Use of medical jargon Resident: “We can try and wean, um, and slowly progress, um, off the BiPAP. We’ll probably go to high-flow nasal cannula, for now, NPO.” 
 Lack of response to parental emotions Parent: “It’s horrible. We were literally in this room last year fighting low blood pressures…and she was throwing up, and it was horrible to watch.” 
 Resident: “Yeah okay. …She needs 2 times maintenance fluids when she’s in the hospital.” 
NP, fellow, and attending  
 Alignment with parental values Parent: “They have to sedate to do the MRI. I really, really don’t like using propofol in her. ...It’s important to me that she’s comfortable and safe.” 
 Attending: “With her mitochondrial disease, yeah. We want the safest option for her, too. There are tons of medications we could do instead. We could do Versed, we could do Precedex...” 
 Medical prognostication NP: “So God forbid we go the other way. …But there’s nowhere else to go from this mask except for to intubate.” 
 Care coordination Attending: “I’ve talked to X, I’ve talked to Y, and I’ve talked to Z, so I’ve gotten the whole picture.” 
 Response to parental emotions Parent: “If he doesn’t have it, then basically we’re just going to be living here until he can get his insulin now. …It’s just frustrating.” 
 Fellow: “I’m sorry you’re dealing with this.” 
 Parent: “Don’t apologize. I know it’s the insurance company.” 
 Fellow: “I'm sorry that you’re going through this though.” 
 Parent: “I know; I understand. I’m hoping he’ll be feeling better soon.” 
ThemeSample Quotes
Resident  
 Coping with distractions Resident: “Okay. And how, how often were you doing it, the albuterol? Every 4 hours. [Phone rings] okay, give me 1 second. [Resident talks on phone for 2 min 22 s].” 
 Resident: “Okay, um, let’s see. Are you feeling any better? Yeah?” 
 Parent: “She can’t [have] no juice or nothing? Huh? You still on the phone? Are you listening? She really can’t have no juice or nothing?” 
 Use of medical jargon Resident: “We can try and wean, um, and slowly progress, um, off the BiPAP. We’ll probably go to high-flow nasal cannula, for now, NPO.”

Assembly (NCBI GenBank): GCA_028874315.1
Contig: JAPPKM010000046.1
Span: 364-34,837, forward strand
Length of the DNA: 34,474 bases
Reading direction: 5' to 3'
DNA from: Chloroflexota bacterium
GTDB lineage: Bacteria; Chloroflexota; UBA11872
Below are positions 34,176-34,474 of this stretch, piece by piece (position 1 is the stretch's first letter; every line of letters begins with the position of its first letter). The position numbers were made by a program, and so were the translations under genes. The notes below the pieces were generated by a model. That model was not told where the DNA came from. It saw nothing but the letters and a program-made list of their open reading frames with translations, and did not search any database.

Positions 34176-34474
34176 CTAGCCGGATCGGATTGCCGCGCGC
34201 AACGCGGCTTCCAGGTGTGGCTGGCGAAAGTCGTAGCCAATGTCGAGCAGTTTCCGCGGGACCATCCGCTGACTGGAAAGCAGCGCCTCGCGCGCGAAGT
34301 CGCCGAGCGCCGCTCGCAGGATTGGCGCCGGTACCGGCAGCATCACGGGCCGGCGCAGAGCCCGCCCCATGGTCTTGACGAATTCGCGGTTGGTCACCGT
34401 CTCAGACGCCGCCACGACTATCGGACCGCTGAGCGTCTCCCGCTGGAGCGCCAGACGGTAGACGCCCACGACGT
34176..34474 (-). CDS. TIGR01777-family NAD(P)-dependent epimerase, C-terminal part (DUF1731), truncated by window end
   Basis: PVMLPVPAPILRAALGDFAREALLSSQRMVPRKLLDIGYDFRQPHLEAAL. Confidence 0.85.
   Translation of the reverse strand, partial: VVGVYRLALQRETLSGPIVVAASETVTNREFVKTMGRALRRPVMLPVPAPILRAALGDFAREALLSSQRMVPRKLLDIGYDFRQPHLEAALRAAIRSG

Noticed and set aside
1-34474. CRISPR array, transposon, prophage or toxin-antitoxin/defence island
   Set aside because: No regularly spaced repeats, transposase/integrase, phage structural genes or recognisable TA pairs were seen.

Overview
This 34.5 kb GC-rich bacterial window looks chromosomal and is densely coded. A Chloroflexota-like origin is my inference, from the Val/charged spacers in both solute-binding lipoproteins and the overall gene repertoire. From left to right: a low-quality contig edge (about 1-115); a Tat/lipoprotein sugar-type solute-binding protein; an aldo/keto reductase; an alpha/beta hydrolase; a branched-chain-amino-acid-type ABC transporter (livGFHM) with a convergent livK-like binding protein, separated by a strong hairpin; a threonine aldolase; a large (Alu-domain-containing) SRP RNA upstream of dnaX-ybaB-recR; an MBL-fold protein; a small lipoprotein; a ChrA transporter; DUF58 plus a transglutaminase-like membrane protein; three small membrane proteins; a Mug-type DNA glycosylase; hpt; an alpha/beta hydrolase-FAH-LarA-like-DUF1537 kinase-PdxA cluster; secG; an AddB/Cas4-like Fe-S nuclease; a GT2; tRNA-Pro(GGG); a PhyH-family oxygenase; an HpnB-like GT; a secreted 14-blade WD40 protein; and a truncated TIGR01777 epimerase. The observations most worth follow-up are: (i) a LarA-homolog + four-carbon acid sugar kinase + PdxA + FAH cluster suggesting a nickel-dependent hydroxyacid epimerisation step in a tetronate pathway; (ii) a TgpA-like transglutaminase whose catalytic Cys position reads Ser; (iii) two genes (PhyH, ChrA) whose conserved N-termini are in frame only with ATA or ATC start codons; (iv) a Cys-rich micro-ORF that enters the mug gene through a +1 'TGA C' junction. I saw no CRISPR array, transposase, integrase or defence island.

Lack of response to parental emotions Parent: “It’s horrible. We were literally in this room last year fighting low blood pressures…and she was throwing up, and it was horrible to watch.” 
 Resident: “Yeah okay. …She needs 2 times maintenance fluids when she’s in the hospital.” 
NP, fellow, and attending  
 Alignment with parental values Parent: “They have to sedate to do the MRI. I really, really don’t like using propofol in her. ...It’s important to me that she’s comfortable and safe.” 
 Attending: “With her mitochondrial disease, yeah. We want the safest option for her, too. There are tons of medications we could do instead. We could do Versed, we could do Precedex...” 
 Medical prognostication NP: “So God forbid we go the other way. …But there’s nowhere else to go from this mask except for to intubate.” 
 Care coordination Attending: “I’ve talked to X, I’ve talked to Y, and I’ve talked to Z, so I’ve gotten the whole picture.” 
 Response to parental emotions Parent: “If he doesn’t have it, then basically we’re just going to be living here until he can get his insulin now. …It’s just frustrating.” 
 Fellow: “I’m sorry you’re dealing with this.” 
 Parent: “Don’t apologize. I know it’s the insurance company.” 
 Fellow: “I'm sorry that you’re going through this though.” 
 Parent: “I know; I understand. I’m hoping he’ll be feeling better soon.” 

BiPAP, bilevel positive airway pressure; NPO, nothing by mouth.

NPs, fellows, and attending physicians had 4 similar qualitative themes: alignment with parental values, medical prognostication, care coordination, and response to parental emotion (Table 4). These groups of clinicians made statements to parents such as, “We value your input and know that you are the expert for your child,” “This is the plan of care,” and “There is a team of doctors and other health care workers who will be caring for your child.” Additionally, these clinicians responded to parental emotion and validated their concerns, anxiety, fears, and/or frustrations with statements such as, “I know this is an incredibly hard time for you and your family.” We noticed that residents did not make similar statements.